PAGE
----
Scrape the bone, and trim the chop into good shape; this adds much to the appearance, and requires but little time for one chop. Rub a little butter on both sides, and broil it carefully, having it well done; season it as explained for beefsteak. It can be garnished in the same way.

Breast Of Chicken

Choose a tender chicken, and cut out the breast; season it, rub a little butter around it, and throw it on a fire of live coals which is not too hot. Watch it constantly, turning it around to cook evenly on all sides. If skillfully done, the surface will be very little charred, and the inside meat will be more tender and juicy than if cooked in any other way. Cut off such parts as may be much crisped. Season with batter, pepper, and salt. Form the breast into a cutlet, with the leg, as described on page 175. Rub it with butter, and broil it carefully on the gridiron. Garnish it with rice steamed with rich milk. It is especially nice with tomato-sauce.

Chicken Boiled

The second joint of a leg of chicken thrown into a little salted boiling water, or into stock, makes a delicious dish, with a chicken-sauce (see page 123) poured over it. I think this second joint is more tender, and has more flavor, than the breast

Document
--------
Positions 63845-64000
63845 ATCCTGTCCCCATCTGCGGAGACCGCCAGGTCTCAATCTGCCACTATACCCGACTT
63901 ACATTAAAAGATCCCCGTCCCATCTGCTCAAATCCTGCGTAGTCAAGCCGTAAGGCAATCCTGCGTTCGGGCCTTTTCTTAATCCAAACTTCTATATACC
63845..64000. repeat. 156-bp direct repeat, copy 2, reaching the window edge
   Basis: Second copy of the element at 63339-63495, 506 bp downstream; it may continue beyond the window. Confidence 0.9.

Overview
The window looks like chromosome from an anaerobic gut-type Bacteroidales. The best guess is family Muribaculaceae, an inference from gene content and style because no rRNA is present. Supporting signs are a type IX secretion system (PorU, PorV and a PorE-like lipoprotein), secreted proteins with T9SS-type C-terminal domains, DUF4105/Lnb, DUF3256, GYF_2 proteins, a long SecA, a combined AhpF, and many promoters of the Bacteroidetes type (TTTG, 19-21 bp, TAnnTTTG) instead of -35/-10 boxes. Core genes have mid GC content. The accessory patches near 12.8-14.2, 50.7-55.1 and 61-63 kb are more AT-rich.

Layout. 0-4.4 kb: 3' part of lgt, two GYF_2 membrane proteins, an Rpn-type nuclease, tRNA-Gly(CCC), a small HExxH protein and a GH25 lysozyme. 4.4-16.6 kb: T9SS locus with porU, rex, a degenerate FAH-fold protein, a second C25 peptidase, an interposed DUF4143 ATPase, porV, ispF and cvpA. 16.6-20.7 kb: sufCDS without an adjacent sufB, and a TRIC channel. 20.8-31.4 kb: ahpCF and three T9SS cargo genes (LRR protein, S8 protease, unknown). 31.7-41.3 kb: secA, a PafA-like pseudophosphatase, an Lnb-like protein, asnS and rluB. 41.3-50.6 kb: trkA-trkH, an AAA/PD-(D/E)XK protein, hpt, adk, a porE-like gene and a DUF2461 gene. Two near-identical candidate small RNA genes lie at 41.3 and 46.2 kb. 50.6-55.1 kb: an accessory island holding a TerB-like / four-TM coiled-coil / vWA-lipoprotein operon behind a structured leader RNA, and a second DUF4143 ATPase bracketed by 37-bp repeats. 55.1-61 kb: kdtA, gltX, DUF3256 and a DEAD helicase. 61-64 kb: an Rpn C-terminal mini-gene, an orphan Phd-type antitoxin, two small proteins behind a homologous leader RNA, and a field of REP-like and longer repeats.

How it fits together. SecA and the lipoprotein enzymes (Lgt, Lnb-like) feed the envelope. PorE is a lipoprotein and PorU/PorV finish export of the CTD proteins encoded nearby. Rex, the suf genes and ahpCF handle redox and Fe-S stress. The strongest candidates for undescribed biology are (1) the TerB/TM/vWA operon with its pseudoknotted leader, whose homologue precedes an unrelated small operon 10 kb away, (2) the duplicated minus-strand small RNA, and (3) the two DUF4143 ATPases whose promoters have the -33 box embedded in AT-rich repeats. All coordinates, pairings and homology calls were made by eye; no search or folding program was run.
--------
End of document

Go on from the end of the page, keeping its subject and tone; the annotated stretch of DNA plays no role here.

Venison Steak. A tender cut from a venison steak should be broiled the same as a beefsteak. It is nice with mashed potatoes ( la neige), or a currant-jelly, or a tomato-sauce around it.

How To Prepare A Bird

I remember the effects of a quail so well, eaten when very ill, that I have a decided disinclination to mention the word "bird" in association with "invalid dishes" at all. But there is a difference in the tenderness of birds, of course; and, then, a bird need not be swallowed whole, if one should be ever so hungry. If a bird is to be served, be sure that it is a tender one. Broil it carefully, or cook it whole in this manner: Put it into a close-covered vessel holding a little boiling water, and place it over a very hot fire; steam it for a few minutes; then brown it in the oven, basting it very frequently. Serve a tomato, currant-jelly, or wine sauce around it.

Invalida Bills Of Fare

(When a laxative diet is not objectionable.)


Oatmeal porridge. A poached egg on toast.

Pinner (at half-past twelve o'clock).

Beefsteak and mashed baked potatoes; toasted Graham crackers.

Dessert: Sea-moss blanc-mange.


Boston brown-bread cut into slices, with cream poured over.

A baked apple.

Breakfast. Hominy grits; a mutton-chop, with tomato-sauce.


A chicken broth, quite thick with rice, and some pieces of chicken in it.


Dessert: A raw egg, arranged as in receipt on page 322, with sherry wine.

Tea. Milk-toast.


Oatmeal porridge. The second joint of a leg of chicken cooked on the coals and served with pease around it


Beef broth, thick with tapioca. Graham wafers.

Dessert: Boiled parched rice, with cream.


Corn-meal mush, with cream and sugar.